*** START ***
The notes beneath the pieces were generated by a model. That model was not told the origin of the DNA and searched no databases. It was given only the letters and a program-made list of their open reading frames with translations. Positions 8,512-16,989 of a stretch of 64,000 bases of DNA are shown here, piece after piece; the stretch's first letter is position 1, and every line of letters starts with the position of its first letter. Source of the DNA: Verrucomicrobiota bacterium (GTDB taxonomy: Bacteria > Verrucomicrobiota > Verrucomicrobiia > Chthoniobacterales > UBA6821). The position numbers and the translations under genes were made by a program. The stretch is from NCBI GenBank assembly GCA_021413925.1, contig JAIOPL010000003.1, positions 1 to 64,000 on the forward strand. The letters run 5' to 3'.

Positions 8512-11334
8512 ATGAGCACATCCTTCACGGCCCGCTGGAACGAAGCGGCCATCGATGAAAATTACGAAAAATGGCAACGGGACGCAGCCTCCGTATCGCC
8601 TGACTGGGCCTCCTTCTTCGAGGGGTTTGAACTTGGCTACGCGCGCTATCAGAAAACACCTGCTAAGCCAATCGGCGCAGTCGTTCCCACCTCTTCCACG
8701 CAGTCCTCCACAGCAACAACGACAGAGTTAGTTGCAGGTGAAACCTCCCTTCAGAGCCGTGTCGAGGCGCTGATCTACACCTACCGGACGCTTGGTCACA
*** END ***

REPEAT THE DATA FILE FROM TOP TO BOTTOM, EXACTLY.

The notes beneath the pieces were generated by a model. That model was not told the origin of the DNA and searched no databases. It was given only the letters and a program-made list of their open reading frames with translations. Positions 8,512-16,989 of a stretch of 64,000 bases of DNA are shown here, piece after piece; the stretch's first letter is position 1, and every line of letters starts with the position of its first letter. Source of the DNA: Verrucomicrobiota bacterium (GTDB taxonomy: Bacteria > Verrucomicrobiota > Verrucomicrobiia > Chthoniobacterales > UBA6821). The position numbers and the translations under genes were made by a program. The stretch is from NCBI GenBank assembly GCA_021413925.1, contig JAIOPL010000003.1, positions 1 to 64,000 on the forward strand. The letters run 5' to 3'.

Positions 8512-11334
8512 ATGAGCACATCCTTCACGGCCCGCTGGAACGAAGCGGCCATCGATGAAAATTACGAAAAATGGCAACGGGACGCAGCCTCCGTATCGCC
8601 TGACTGGGCCTCCTTCTTCGAGGGGTTTGAACTTGGCTACGCGCGCTATCAGAAAACACCTGCTAAGCCAATCGGCGCAGTCGTTCCCACCTCTTCCACG
8701 CAGTCCTCCACAGCAACAACGACAGAGTTAGTTGCAGGTGAAACCTCCCTTCAGAGCCGTGTCGAGGCGCTGATCTACACCTACCGGACGCTTGGTCACA